But no...we got the whole Mass in broken concert in the fifteen minutes before Mass actually began, and then a prelude of "How Great Thou Art", sung just fine, but very loudly and intrusively.

I'm not against preludes, but there was NO silence at any point between the time I entered this morning to the time I left.


You'd think the Catholic Church was getting into popular radio. So many of us enter early wanting to pray the rosary, or Morning Prayer, or just remain silent in recollection before Mass...but no. We go early in hopes of having even a few moments, before the noisy crowds come cawing in, chatting, hobnobbing like a bunch of crows fighting over some sumptious piece of carrion.

My particular parish has a very large "gathering space" (I shudder at the term, actually), and after Mass, we regularly have coffee and donuts or what-have-you. Not to mention TONS of other wonderful social community events. It is quite the vibrant place.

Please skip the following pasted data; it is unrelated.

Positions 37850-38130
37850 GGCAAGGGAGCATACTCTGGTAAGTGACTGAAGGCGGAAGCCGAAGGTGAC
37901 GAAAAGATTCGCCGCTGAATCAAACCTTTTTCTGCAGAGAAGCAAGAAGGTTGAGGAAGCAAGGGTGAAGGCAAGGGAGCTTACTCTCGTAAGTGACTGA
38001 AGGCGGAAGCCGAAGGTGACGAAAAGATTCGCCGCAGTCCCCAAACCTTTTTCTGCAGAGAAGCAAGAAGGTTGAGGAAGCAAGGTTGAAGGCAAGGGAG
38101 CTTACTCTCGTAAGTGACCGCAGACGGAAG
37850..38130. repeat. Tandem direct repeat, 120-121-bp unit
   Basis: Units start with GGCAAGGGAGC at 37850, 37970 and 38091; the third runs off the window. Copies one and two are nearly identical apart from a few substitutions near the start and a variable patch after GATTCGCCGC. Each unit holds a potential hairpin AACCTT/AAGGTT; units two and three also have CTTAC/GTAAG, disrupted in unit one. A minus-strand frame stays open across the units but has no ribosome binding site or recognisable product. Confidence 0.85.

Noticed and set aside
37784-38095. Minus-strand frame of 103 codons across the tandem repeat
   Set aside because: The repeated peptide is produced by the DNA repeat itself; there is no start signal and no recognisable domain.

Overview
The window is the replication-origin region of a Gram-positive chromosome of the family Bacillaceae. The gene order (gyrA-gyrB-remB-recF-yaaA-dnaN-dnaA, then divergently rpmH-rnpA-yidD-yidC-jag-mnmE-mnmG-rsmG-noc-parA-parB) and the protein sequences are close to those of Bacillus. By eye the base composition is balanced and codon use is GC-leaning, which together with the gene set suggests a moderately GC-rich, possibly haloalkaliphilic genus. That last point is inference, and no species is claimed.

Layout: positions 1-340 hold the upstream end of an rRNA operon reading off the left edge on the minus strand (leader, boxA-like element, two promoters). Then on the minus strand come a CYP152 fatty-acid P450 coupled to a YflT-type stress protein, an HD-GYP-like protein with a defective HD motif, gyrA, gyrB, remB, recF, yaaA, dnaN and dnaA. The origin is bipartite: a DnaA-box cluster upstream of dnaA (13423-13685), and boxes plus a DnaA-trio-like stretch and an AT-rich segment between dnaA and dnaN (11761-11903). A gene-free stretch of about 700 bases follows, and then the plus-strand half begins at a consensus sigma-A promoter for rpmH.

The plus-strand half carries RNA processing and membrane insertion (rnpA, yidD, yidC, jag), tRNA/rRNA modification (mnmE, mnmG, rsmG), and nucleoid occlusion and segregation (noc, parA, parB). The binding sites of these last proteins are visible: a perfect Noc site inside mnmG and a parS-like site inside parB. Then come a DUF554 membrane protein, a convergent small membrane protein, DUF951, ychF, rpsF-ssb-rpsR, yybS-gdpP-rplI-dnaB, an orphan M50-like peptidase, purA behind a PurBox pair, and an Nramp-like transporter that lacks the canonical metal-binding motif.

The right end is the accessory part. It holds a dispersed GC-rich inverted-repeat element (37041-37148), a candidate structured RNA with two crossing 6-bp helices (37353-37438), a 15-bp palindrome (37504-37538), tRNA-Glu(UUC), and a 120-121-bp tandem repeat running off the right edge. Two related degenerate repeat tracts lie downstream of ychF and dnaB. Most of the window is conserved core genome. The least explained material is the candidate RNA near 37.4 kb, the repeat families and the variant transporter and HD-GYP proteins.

The great irony is that although we have these things, the only people not receiving the spiritual care we all need are those of us who KNOW that the Lord deserves our awed silence before and after Mass.

The heretical "lateral theology" of Mass being "for the people" and about the people" has become so widespread that there is very little honor being given to God. Symptoms: short confession lines, long communion lines. Talking in the church before and after Mass. People genuflecting to the altar...but walking past the tabernacle without a second glance. People acknowledging every single person in their vision...but not acknowledging Christ who longs for their attention.

And there seems to be this weird unmitigated and completely irrational fear on the part of these "lateral theology" sorts and their leaders, the music directors and liturgists. What is WITH the obsessive-compulsive reaction to erase any possible moment of silence?

We're not watching TV!

Why is silence so scandalous?

Is it because when there is silence, we finally find ourselves in that original solitude before God...and in the danger we might recognize ourselves as we ARE and not as we imagine ourselves to be? Is it because we are so dependant upon the culture of dependence that if some Haugen-Haas propaganda isn't being thrown at us we don't know what to do with ourselves?